Instanced Game Play: Right or
Wrong for MMOGs?
One of the features that makes Dungeons & Dragons Online (DDO)
stand apart from the myriad massively-multiplayer online games (MMOGs)
that glut the market today is that DDO provides 100% instanced quests.
For sure, it was one of the elements that convinced me that DDO was
going to change MMOGs forever. In case you're a little foggy on the
details, an instance is a special version of a zone or quest created
specifically for you and your group (or raid party...or opponents for
player-vs-player combat). While it's true that Guild Wars
instanced game play first, DDO became the pioneer for games that
frequently provide free updates and use instances for all quests.
In the 6 months since DDO's release (February 28, 2006), I've noticed a
debate surfacing regarding the value of instanced gaming. Tonight I
will explore that debate and ask for your input.
The Case for Instances
Ever work your way through a fierce dungeon only to find the dragon at
the bottom has not spawned for the day? Or how about navigate a
difficult maze fraught with unfriendly creatures only to discover that
another group is currently fighting the giant minotaur at the end? It
can and does
happen all too
frequently in many MMOGs. Instanced dungeons ensure your boss monster
will be there for you. You won't have to argue about rights of
engagement or get on a silly list to kill raid monsters as I had to do
when I played EverQuest Online Adventures.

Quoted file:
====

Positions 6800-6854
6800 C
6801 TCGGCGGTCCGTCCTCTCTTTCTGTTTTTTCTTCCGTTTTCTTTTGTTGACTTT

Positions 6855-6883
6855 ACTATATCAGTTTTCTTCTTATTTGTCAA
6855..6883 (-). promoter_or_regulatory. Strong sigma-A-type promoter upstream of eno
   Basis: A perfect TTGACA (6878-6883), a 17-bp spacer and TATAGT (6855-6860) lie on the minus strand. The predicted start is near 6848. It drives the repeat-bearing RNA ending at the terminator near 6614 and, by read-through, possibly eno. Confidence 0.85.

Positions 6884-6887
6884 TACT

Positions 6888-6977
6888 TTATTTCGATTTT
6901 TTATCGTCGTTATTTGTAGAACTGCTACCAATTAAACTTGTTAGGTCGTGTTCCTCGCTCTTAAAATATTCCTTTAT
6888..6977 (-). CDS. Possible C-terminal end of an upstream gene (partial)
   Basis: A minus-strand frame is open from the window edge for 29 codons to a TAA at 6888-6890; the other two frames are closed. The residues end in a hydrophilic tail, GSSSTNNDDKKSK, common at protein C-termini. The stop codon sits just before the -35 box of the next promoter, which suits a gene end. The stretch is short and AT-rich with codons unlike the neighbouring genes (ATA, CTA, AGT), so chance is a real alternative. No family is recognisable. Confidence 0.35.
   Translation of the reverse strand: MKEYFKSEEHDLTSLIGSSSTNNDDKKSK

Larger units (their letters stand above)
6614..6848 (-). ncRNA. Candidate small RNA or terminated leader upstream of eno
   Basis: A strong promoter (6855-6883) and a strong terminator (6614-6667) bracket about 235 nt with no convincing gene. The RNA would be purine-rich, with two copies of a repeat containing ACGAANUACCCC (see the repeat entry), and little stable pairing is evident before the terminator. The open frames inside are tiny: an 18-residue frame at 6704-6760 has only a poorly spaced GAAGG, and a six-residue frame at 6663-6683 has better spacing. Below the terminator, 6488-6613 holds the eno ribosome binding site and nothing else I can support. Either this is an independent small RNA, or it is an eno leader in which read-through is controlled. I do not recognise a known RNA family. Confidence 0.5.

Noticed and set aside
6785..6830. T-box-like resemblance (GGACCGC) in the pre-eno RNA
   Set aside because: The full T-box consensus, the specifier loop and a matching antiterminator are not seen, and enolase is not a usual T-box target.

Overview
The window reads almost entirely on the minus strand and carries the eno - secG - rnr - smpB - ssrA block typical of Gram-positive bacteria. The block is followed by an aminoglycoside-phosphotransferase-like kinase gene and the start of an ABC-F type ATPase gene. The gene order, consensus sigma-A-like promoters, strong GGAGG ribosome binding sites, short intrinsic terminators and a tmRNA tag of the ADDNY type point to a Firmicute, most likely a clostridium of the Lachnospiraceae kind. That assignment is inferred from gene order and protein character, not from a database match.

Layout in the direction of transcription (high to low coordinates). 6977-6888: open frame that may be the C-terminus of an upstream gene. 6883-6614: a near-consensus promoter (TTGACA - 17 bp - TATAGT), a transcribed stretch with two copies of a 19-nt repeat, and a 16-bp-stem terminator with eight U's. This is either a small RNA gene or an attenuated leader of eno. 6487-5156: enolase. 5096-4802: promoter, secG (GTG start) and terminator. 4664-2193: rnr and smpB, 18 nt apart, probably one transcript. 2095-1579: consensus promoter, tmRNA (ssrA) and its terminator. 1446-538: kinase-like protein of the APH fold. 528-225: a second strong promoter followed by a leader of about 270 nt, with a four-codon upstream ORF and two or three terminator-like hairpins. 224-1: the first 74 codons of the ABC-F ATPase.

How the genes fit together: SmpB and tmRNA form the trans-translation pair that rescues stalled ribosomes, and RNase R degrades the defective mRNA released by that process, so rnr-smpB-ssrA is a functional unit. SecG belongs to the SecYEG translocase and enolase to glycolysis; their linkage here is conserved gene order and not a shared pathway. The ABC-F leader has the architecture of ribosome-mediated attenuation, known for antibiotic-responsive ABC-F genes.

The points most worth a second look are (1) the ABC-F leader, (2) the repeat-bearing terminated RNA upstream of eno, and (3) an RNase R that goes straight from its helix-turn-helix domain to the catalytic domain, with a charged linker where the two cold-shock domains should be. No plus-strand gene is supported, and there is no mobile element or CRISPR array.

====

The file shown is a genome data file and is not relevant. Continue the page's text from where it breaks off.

On occasions with lower stakes but no less frustration, I have engaged
a meager skeleton in MMOGs only to have some power leveling maximized
paladin come along and pull all the skeletons in the zone (including
mine!) to his camp of level 4 wizards. Sigh. Sometimes people can be
downright rude. An instanced game like DDO makes kill stealing more
difficult (I won't discuss the DDO XP system this week). Usually you
still get experience for a kill so long as anyone in your party does
the deed. Thus, you can focus more on strategy and efficient killing in
an instanced zone.
The Case for Free-for-alls
Have you ever set off to explore by yourself, encounter a group that
needs one more, and find yourself adding 5 new people to your buddy
list at the end of the night? Or do you recall the fun in seeing all
the people you know from your server while out on a hike through the XP
Mountains? A game with only instanced quests takes away from the social
aspect of a MMOG. I mean,
don't we play online games to interact with people? Instances might let
you avoid a few jerks, but it will also cause you to avoid some really
great potential friends. If the potential downside of instances are
enough to convince you, let me point out two definite flaws with the
When you need only to group for an hour or two with someone to complete
a quest and you know you may never encounter that person again, you're
not as inspired to be on your best behavior, Okay, may you're always on
your best behavior. But how about the jerks you were hoping to avoid in
an instanced game? Just because the game has instances doesn't mean
jerks stopped playing, They're out there, just one blind invite away
from bringing chaos to your party. Additionally, if your party is in
danger of a wipe, there is a 0% chance of a rescue from nearby good
Samaritans. In an instance, you are on your on.
it's your turn to speak on the issue.
IN OUR POLL!
Do you think fully instanced game play is right for MMOGs?
- For sure! I want the dragon to be there when I arrive.
- I want some instances, but I like bumping into friends
while out adventuring.
- Maybe only raid encounters should be instanced to avoid
fighting in the end game.
- I say open up the whole world! Survival of the fittest, and
let players' good natures shine through.